I love the part in the article where the sheriff says, “The lesson to be learned here is that you can’t depend on having just one set of records or files and having your employees have access to them. You’ve got to have some kind of backup.”

I would bet that this company paid more in stress, time, and money to have a professional recreate seven years worth of work via an NTFS reader than they would have paid to have limited-access offsite backups.  Is secure backup expensive?  A little.  Is it worth it?  Well, let’s just say I hope they are looking into it.

vLite gives an edge for Windows Vista enterprise deployment

January 29, 2008

My PC is no slouch.  I’m running a Core 2 Quad Q6600, 4 GB RAM, and a slew of other nice hardware.  So why is it that, when I run Windows Vista (especially the first few times after install), it takes longer to boot than my XP box did (it ran a Core 2 Duo E2160 with 1 GB RAM)?

If you have wondered this kind of wonder, vLite is something you might be interested in.  This is a freeware tool for customizing Vista installations.  The vLite website is http://www.vlite.net/ – have a look.

If you don’t do technospeak, here’s what they are saying.  This program lets you manipulate Vista BEFORE you install it – this way, you’re not trying to rip out components that are already installed.  In other words, hopefully we can keep from breaking it while getting it to be a little more resource-friendly.

Now, after looking at this, I see some good points.  Here’s some of the highlights for me as an enterprise IT tech:

          remove components/tweak installation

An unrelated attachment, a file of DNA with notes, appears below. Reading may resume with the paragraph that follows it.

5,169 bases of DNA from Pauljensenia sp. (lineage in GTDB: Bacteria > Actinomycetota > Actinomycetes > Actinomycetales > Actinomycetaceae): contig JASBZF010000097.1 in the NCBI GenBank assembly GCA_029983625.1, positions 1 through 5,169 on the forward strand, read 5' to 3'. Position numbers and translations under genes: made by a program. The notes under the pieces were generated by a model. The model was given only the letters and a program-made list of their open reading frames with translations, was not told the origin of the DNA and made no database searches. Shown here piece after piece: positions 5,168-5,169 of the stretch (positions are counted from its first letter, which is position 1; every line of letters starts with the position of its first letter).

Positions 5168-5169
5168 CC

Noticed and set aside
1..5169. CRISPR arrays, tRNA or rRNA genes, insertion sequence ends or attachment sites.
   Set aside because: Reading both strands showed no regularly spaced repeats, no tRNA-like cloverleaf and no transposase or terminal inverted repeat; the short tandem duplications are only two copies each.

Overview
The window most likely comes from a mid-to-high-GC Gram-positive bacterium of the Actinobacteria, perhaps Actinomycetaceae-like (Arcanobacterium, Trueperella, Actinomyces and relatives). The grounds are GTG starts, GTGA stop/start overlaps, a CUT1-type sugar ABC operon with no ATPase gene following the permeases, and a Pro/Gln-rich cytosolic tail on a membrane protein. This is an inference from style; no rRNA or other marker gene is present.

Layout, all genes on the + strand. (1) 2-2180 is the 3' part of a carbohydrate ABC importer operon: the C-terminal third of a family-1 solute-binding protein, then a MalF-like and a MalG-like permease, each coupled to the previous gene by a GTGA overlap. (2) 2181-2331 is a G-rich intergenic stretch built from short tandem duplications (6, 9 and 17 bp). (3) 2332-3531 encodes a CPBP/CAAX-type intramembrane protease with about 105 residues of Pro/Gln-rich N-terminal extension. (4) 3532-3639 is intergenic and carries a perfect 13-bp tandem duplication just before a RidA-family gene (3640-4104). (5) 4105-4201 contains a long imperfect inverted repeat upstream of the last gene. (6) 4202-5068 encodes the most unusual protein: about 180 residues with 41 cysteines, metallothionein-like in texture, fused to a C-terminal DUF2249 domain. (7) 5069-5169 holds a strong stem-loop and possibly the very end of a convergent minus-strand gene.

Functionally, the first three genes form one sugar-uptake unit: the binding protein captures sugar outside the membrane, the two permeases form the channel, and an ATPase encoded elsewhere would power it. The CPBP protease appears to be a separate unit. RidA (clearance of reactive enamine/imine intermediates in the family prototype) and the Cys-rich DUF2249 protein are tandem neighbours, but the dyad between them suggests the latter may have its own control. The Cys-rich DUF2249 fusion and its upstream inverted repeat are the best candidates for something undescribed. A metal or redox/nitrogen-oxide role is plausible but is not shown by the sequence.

If you’re an IT tech, you probably have found things in the OS that your users could waste time with.  Minesweeper, FreeCell, Paint, Windows Movie Maker, and the list goes on.  This gives you the option of adding, removing, or customizing components prior to install.  Enterprise techs use this kind of technology all the time (called a transform when used on individual programs).  Most recently, I used it on Adobe Reader, though it also comes in handy on MS Office installs.  Using this technology helps you set up default options, remove garbage, and keep your users out of the Games folder.

          unattended setup

We’ve seen this on other OSs, and though I haven’t used it much (we clone our HDs, so I don’t have to do many OS installs).  You get to start it and walk away.

 

          driver integration

If you have lots of PCs with the same hardware configuration, here’s your ticket to get it all set up ahead of time, so when you boot the system after the install, you’re all set.  Enterprise techs LOVE this kind of thing.

          create ISO and burn bootable CD/DVD
Here’s another one we IT people love.  You can save your work and burn a DVD – presto!  Your own customized Vista install.  As I mentioned before, transformed installs are popular in the IT world.  But this is the first I have heard of one for Windows Vista.

So here’s the downside.  Two that I can think of.  First, you have to know what you are doing with operating system installations.  You have to know what the program is talking about before deciding you don’t want it.  Otherwise, you may not be able to get your hard drive to boot, or who knows what else?

Second, you actually have to do the customization BEFORE you install.  So, that means that you would have to reinstall your OS to make any changes using this program. 
 

Bottom line for me – if you aren’t comfortable working with a few technical terms and some things that could seriously mess up your PC, I don’t think I’d worry too much about vLite.  Either that or you could get your Vista-savvy cousin to help you.  But if you’re a PC tech who has to widely deploy Vista, this tool (properly learned and tested) could be a real time and resource saver.

 

Ben

BTW, here’s the post that tipped me off to this tool.

http://blogs.techrepublic.com.com/tech-news/?p=2016